Monday, December 27

Looking Back: Top Ten Communication Stories In 2010

Good Bye 2010This past year has been an interesting one for Copywrite, Ink., especially as it relates to this collection of communication observations. In addition to adopting a different design in early 2010, adding the Disquis comment system, we also changed to a dedicated address.

The dedicated address change, specifically, led to some interesting behind-the-scenes changes. While both addresses lead to the same destination (and there was no interruption for subscribers), traffic is counted separately on some external measurement systems and many well-read posts appear as if they were never read at all (because of the tweet share button).

I only mention it because it fits with some of the content themes written about in 2010. Looks can be deceiving. What isn't deceiving, however, is which stories seemed to resonate with readers. And to close out 2010, I thought I'd share this with you.

Top Ten Communication Stories 2010.

1. TSA Policies Are Not A Privacy Issue.

Some things are not a simple matter of semantics, liberty among them. So while the Transportation Security Administration (TSA) and Department Of Homeland Security continually make the case that current and future security measures are a choice between security and privacy, liberty remains the real issue we ought to be talking about. This was the most read story of 2010 and probably the most important, given the far reaching consequences of those who will choose the illusion of security over liberty.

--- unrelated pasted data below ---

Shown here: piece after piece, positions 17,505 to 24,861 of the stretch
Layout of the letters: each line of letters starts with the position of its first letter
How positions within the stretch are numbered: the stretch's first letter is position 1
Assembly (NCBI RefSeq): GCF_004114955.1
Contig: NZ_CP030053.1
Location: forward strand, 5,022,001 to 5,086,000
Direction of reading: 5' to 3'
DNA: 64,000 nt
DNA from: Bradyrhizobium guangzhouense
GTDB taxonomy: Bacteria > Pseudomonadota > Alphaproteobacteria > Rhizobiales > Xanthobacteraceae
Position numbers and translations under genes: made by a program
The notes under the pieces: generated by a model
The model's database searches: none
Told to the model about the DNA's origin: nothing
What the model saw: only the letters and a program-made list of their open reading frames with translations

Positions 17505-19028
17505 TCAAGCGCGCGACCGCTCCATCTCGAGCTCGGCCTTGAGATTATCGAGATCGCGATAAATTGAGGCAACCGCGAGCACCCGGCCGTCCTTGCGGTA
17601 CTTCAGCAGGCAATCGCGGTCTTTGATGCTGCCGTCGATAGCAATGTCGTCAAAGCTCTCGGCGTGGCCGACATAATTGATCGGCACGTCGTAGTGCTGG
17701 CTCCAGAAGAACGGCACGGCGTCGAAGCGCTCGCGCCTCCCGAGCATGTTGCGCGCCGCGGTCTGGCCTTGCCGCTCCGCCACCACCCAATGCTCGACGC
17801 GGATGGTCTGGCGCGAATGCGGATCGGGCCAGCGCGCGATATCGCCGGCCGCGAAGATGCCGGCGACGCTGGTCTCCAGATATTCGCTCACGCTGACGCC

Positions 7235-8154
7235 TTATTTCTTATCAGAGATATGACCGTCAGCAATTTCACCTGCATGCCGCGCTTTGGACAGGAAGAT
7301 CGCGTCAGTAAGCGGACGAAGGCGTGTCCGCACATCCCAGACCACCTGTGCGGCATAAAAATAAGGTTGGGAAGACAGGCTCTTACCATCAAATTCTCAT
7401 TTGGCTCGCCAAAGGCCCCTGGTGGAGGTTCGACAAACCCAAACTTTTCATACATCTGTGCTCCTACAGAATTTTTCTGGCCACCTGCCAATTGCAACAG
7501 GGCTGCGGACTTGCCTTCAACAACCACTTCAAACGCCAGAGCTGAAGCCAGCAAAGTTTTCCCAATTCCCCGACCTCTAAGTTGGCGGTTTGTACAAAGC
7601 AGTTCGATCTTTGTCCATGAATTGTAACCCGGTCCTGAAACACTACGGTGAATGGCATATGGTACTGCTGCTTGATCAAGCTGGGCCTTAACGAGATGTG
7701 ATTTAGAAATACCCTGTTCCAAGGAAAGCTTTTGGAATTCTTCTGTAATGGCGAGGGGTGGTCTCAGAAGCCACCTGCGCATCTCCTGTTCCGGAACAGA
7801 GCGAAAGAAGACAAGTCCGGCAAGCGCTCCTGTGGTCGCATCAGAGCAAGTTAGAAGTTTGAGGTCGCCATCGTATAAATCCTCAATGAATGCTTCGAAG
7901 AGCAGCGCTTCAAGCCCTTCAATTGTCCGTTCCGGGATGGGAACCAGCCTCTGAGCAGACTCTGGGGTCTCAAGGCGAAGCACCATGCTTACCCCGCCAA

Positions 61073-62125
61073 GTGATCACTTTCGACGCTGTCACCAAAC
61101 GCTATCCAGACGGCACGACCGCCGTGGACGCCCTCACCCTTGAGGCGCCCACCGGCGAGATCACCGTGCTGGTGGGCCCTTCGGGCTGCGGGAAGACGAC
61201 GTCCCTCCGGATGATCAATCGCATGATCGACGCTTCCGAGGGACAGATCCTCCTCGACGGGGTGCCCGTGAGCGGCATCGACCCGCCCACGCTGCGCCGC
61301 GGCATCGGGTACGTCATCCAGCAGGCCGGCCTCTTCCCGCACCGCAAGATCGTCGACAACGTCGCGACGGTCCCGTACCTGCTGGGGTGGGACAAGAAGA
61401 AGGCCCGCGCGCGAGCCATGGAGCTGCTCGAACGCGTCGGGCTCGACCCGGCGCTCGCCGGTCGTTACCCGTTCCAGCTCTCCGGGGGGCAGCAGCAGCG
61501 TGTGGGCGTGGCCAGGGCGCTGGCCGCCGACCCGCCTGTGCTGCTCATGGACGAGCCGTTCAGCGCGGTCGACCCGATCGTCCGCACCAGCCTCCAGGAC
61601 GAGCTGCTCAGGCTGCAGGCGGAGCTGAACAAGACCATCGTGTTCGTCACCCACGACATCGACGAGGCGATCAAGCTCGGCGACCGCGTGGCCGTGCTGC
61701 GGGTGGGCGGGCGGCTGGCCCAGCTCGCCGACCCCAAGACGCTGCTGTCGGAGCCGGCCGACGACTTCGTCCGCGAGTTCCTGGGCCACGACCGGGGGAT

2. Unteaching Social Media: Communication First, With A Deck.

While some people were surprised to learn that I spend more time teaching communication as opposed to social media in social media classes, the deck attached to this post generated more than its fair share of interest among communicators, hailing from public relations, marketing, and advertising. I tend to keep social media simple. It's a singular environment where broadcasters and receivers cannot be distinguished and communicators must learn to simultaneously communicate on a scale of one to one, one to niche, and one to many. This post included a link to the deck I used in class.


3. Fresh Content Providers, Quarterly Updates.

What began as a relatively simple question became a year-long experiment of sorts. The Fresh Content Project tasked Copywrite, Ink. with picking a single post per day from a growing field of 250 communication-related bloggers. The intent was to discover whether or not popularity could be an indication of quality content. The experiment will conclude on December 31, with some reveals and loose ends to tie up in 2011. At its close, we'll begin working on the next experiment — the anti-influence project (for lack of a better name).

Interestingly enough, it wasn't the weekly content recaps that attracted the most attention. It was the quarterly rankings, which featured every author chosen during any given quarter. You can also find every post chosen on Facebook.

4. Managing Crisis: Bad PR Is Only A Symptom.